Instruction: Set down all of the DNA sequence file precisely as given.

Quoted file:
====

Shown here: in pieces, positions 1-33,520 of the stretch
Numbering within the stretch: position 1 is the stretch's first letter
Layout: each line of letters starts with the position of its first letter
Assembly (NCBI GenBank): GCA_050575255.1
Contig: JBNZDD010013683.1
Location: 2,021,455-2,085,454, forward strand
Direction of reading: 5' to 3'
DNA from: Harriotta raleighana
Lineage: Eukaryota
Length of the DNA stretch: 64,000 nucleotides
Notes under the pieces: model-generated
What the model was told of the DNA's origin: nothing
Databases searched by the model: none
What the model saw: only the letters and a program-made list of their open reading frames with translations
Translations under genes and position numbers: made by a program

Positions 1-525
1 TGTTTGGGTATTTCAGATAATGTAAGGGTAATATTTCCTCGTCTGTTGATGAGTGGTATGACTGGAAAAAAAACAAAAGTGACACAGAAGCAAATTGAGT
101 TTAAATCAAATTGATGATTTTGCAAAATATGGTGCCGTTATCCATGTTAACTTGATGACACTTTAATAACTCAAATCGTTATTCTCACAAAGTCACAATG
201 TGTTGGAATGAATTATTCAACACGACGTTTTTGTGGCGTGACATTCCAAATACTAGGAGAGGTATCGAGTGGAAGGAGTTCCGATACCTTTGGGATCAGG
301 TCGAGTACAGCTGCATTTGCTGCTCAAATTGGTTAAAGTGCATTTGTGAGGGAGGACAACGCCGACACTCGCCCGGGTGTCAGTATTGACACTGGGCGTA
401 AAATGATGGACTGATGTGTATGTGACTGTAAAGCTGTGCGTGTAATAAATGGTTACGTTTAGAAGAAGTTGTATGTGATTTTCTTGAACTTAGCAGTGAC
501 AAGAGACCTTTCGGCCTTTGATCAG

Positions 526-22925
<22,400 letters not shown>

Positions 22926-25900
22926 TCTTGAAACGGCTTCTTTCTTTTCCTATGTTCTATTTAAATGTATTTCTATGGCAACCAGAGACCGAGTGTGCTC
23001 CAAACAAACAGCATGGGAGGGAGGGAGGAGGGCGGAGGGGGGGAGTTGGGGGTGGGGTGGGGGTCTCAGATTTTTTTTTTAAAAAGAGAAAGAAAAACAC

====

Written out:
Shown here: in pieces, positions 1-33,520 of the stretch
Numbering within the stretch: position 1 is the stretch's first letter
Layout: each line of letters starts with the position of its first letter
Assembly (NCBI GenBank): GCA_050575255.1
Contig: JBNZDD010013683.1
Location: 2,021,455-2,085,454, forward strand
Direction of reading: 5' to 3'
DNA from: Harriotta raleighana
Lineage: Eukaryota
Length of the DNA stretch: 64,000 nucleotides
Notes under the pieces: model-generated
What the model was told of the DNA's origin: nothing
Databases searched by the model: none
What the model saw: only the letters and a program-made list of their open reading frames with translations
Translations under genes and position numbers: made by a program

Positions 1-525
1 TGTTTGGGTATTTCAGATAATGTAAGGGTAATATTTCCTCGTCTGTTGATGAGTGGTATGACTGGAAAAAAAACAAAAGTGACACAGAAGCAAATTGAGT
101 TTAAATCAAATTGATGATTTTGCAAAATATGGTGCCGTTATCCATGTTAACTTGATGACACTTTAATAACTCAAATCGTTATTCTCACAAAGTCACAATG
201 TGTTGGAATGAATTATTCAACACGACGTTTTTGTGGCGTGACATTCCAAATACTAGGAGAGGTATCGAGTGGAAGGAGTTCCGATACCTTTGGGATCAGG
301 TCGAGTACAGCTGCATTTGCTGCTCAAATTGGTTAAAGTGCATTTGTGAGGGAGGACAACGCCGACACTCGCCCGGGTGTCAGTATTGACACTGGGCGTA
401 AAATGATGGACTGATGTGTATGTGACTGTAAAGCTGTGCGTGTAATAAATGGTTACGTTTAGAAGAAGTTGTATGTGATTTTCTTGAACTTAGCAGTGAC
501 AAGAGACCTTTCGGCCTTTGATCAG

Positions 526-22925
<22,400 letters not shown>

Positions 22926-25900
22926 TCTTGAAACGGCTTCTTTCTTTTCCTATGTTCTATTTAAATGTATTTCTATGGCAACCAGAGACCGAGTGTGCTC
23001 CAAACAAACAGCATGGGAGGGAGGGAGGAGGGCGGAGGGGGGGAGTTGGGGGTGGGGTGGGGGTCTCAGATTTTTTTTTTAAAAAGAGAAAGAAAAACAC